Early trial shows adult stem cells healing hearts
MIAMI, Florida, March 23, 2011 (LifeSiteNews.com) – A new study shows that adult stem cells may hold the key to healing cardiac injuries and reducing the need for heart transplant surgeries.
The results of a trial study of eight patients are recorded in Circulation Research: Journal of the American Heart Association, and show that when adult stem cells were injected into enlarged hearts, they reduced heart volume, scar tissue, and revitalized damaged areas.
“The injections first improved function in the damaged area of the heart and then led to a reduction in the size of the heart. This was associated with a reduction in scar size. The effects lasted for a year after the injections, which was the full duration of the study,” said Joshua M. Hare, M.D., the study’s senior author.
Hare is professor of medicine and director of the Interdisciplinary Stem Cell Institute at the University of Miami in Florida.
Hare notes that more than five million Americans have hearts that become damaged and enlarged due to heart attacks, which can lead to further severe health complications or even death.
The scientist cautioned that while the early phases suggested the stem cell procedure could improve the lives of people with enlarged hearts by giving them better functioning hearts with more normal structure, more studies will be needed to prove that benefit. Nevertheless, he said, “the findings support further clinical trials and give us hope that we can help people with enlarged hearts.”
The study suggests that patients may one day have options other than constant heart medication or even major invasive procedures such as heart transplantation.
Researchers injected two kinds of adult stem cells - mononuclear and mesenchymal – into the heart through a catheter. Eight men (averaging 57 years old) with enlarged, damaged hearts participated in the study.
The study reports that after one year, the size of the heart decreased overall 15 – 20 percent. The researchers say this is almost three times what is possible with current treatments. Also, scar tissue diminished overall by 18.3 percent, and the targeted areas of the heart showed substantially improved function.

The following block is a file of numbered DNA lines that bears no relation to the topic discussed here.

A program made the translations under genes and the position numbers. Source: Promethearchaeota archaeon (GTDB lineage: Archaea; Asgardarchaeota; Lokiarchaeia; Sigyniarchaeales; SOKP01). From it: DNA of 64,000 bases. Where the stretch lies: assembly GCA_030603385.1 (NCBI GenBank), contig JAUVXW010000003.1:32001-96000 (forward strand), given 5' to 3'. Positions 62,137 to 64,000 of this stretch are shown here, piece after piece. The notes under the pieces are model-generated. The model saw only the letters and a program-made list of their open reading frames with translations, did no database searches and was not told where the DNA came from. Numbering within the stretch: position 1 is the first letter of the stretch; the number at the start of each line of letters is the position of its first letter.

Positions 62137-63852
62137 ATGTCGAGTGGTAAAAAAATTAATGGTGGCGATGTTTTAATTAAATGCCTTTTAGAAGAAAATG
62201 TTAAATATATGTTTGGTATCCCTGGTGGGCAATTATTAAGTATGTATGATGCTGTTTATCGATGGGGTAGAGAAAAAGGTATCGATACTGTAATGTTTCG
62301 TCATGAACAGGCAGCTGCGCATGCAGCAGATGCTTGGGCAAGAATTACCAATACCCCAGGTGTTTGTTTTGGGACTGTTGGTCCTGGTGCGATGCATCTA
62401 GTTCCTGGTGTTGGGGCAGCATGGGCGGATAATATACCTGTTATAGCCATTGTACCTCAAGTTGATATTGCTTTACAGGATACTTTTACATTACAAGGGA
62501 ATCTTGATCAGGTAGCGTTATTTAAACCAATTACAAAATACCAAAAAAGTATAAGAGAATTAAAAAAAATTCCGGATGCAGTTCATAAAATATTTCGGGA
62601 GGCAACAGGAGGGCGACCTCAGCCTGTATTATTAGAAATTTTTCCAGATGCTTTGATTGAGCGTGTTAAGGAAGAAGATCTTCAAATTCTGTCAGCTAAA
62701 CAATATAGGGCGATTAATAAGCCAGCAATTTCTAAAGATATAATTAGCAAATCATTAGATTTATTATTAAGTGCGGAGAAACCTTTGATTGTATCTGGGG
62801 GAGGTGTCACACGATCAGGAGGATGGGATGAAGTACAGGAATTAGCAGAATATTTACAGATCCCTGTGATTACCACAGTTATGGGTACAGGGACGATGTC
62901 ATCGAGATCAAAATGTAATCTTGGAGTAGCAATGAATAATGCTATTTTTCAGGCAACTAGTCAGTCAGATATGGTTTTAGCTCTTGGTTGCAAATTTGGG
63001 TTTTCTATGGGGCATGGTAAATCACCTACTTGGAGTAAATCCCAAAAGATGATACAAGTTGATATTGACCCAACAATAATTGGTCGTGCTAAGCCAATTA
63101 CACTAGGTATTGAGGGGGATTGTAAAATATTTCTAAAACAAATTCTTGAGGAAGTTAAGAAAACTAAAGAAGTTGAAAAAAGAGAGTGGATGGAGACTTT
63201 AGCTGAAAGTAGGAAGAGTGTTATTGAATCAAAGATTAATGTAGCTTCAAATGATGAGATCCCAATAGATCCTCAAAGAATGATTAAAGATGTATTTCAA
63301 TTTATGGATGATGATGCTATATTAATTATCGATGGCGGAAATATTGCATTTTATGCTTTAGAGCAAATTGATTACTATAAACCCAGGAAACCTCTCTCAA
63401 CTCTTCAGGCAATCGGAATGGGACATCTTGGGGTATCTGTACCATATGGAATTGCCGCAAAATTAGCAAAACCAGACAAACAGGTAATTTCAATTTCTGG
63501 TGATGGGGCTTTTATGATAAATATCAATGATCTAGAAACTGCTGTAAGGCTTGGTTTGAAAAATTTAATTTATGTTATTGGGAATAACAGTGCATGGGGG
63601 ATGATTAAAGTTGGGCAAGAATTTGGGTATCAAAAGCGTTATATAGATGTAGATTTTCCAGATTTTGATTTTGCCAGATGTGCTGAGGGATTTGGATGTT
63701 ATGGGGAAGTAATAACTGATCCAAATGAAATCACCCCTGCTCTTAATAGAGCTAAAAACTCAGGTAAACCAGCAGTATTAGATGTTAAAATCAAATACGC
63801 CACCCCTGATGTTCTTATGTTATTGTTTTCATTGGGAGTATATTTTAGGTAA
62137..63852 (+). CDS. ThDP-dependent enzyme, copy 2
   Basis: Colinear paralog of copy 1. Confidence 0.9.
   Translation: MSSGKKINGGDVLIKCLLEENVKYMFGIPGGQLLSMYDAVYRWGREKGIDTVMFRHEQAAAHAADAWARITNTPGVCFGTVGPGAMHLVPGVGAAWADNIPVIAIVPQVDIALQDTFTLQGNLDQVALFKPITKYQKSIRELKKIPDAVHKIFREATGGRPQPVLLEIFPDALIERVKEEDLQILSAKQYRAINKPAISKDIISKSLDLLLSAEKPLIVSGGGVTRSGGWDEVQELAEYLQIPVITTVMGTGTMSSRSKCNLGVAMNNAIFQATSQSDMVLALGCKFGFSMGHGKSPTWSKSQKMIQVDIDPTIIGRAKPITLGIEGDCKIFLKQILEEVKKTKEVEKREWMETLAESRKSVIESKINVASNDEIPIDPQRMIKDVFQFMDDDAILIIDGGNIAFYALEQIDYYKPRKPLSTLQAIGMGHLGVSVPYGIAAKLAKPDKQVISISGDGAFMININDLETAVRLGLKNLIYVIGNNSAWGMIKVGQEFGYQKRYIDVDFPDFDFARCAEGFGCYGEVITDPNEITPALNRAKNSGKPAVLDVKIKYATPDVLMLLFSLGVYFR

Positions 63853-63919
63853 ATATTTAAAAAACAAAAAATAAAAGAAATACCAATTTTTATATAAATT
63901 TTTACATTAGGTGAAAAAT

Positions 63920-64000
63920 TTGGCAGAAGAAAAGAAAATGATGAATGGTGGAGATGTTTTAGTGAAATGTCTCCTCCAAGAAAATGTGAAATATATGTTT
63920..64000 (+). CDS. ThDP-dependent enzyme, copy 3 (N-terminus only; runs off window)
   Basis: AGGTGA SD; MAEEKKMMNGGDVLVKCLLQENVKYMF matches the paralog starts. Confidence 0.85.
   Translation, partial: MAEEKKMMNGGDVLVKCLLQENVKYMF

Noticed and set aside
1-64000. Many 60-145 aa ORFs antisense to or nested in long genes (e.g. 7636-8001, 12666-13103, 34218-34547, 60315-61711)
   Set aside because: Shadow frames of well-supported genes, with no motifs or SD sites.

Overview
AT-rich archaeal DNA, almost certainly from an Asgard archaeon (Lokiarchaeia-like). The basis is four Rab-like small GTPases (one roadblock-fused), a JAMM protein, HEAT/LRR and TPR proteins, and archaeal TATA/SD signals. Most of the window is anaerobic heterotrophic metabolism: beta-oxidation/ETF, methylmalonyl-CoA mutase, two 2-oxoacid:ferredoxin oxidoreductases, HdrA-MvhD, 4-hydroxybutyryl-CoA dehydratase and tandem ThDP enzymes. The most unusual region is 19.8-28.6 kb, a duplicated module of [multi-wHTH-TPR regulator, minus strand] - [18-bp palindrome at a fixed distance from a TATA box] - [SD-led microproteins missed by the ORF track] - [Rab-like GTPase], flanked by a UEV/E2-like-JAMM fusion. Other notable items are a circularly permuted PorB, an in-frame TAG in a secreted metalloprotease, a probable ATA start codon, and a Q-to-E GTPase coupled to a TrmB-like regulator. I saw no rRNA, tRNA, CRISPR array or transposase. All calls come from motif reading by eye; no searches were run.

“This therapy improved even old cardiac injuries,” Hare said. “Some of the patients had damage to their hearts from heart attacks as long as 11 years before treatment.”
Adult stem cells have enjoyed enormous successes in pioneering new therapies and treatments for a variety of illnesses, expanding the limits of current medical frontiers. In contrast, embryonic stem cells have presented a number of medical drawbacks - in addition to the major ethical issues of destroying an early-stage human embryo – for treatment of patients, including tumors and immune system rejection.
In a related recent success, the media in Spain reported in March that a four-year-old girl has been cured of a brain tumor thanks to a transplant of adult stem cells derived from umbilical cord blood, which her parents had banked away at the child’s birth. Now, 16 months after a stem cell treatment restored the child’s blood system, which was devastated by chemotherapy treatments, the girl remains cancer free. She will be certified as officially “cured” by doctors only after living a total of five years without a relapse.
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